Women workers' chances of becoming managers, and their experiences once promoted to that level, are increasingly important in Taiwan, a region that is in the throes of socio-economic and legal change. While it is clear that there are proportionally more male than female managers in Taiwan, little systematic research has been undertaken to investigate the reasons for this under-representation of women. The authors' exploratory study suggests that the work-family conflict and Taiwanese cultural values contribute to the barriers female employees encounter in their climb up the organizational hierarchy and may lead to the depression of their career ambitions; however, a proportion of the female managers interviewed felt that their promotional opportunities and their experiences as managers had improved significantly in their generation. The authors make suggestions to guide future research on women managers in Taiwan.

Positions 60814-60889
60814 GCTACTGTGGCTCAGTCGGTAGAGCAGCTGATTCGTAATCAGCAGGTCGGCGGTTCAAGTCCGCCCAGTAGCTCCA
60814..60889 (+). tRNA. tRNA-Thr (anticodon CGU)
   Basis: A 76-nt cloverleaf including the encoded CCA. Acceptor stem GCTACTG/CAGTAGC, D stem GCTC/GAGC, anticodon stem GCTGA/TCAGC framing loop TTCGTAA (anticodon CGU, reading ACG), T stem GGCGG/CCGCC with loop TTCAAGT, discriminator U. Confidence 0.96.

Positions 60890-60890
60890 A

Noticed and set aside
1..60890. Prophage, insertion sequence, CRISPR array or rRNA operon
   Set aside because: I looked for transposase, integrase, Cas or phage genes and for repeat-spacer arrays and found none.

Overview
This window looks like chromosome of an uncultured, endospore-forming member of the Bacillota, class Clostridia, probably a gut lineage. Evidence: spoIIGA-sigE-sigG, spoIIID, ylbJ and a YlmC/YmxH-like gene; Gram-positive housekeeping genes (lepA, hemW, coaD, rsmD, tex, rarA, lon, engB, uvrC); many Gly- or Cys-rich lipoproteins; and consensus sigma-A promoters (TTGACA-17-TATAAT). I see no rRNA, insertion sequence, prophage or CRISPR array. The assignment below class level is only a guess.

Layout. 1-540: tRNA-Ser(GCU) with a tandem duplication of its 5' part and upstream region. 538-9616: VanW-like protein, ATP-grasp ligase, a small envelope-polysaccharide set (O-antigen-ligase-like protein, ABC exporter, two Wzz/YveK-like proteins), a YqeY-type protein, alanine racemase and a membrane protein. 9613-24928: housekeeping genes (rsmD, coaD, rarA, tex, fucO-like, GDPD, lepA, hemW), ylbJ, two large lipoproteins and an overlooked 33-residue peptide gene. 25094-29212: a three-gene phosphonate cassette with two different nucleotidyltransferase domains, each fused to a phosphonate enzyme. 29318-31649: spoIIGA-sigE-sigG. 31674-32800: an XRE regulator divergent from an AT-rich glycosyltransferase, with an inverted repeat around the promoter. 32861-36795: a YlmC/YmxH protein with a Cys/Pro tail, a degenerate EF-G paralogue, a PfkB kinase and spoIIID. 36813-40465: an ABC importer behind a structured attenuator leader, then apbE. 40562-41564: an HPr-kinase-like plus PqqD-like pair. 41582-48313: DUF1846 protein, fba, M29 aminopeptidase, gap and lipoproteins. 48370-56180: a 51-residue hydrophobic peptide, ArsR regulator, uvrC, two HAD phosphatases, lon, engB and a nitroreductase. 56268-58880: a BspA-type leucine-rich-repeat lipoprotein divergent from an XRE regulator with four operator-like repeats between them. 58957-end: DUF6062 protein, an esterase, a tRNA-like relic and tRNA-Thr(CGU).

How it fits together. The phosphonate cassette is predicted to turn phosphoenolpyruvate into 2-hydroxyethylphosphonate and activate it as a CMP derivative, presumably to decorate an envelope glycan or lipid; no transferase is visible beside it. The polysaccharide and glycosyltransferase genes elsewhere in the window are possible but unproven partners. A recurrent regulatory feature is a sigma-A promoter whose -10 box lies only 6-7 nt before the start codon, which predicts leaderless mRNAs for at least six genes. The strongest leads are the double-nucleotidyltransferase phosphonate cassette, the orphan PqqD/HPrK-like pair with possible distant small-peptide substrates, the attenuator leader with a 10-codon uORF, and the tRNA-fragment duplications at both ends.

|Translated title of the contribution||Female Managers in Taiwan: Opportunities and Barriers in Changing Times|
|Pages (from-to)||251 - 266|
|Number of pages||16|
|Journal||Asia Pacific Business Review|
|Publication status||Published - Jun 2005|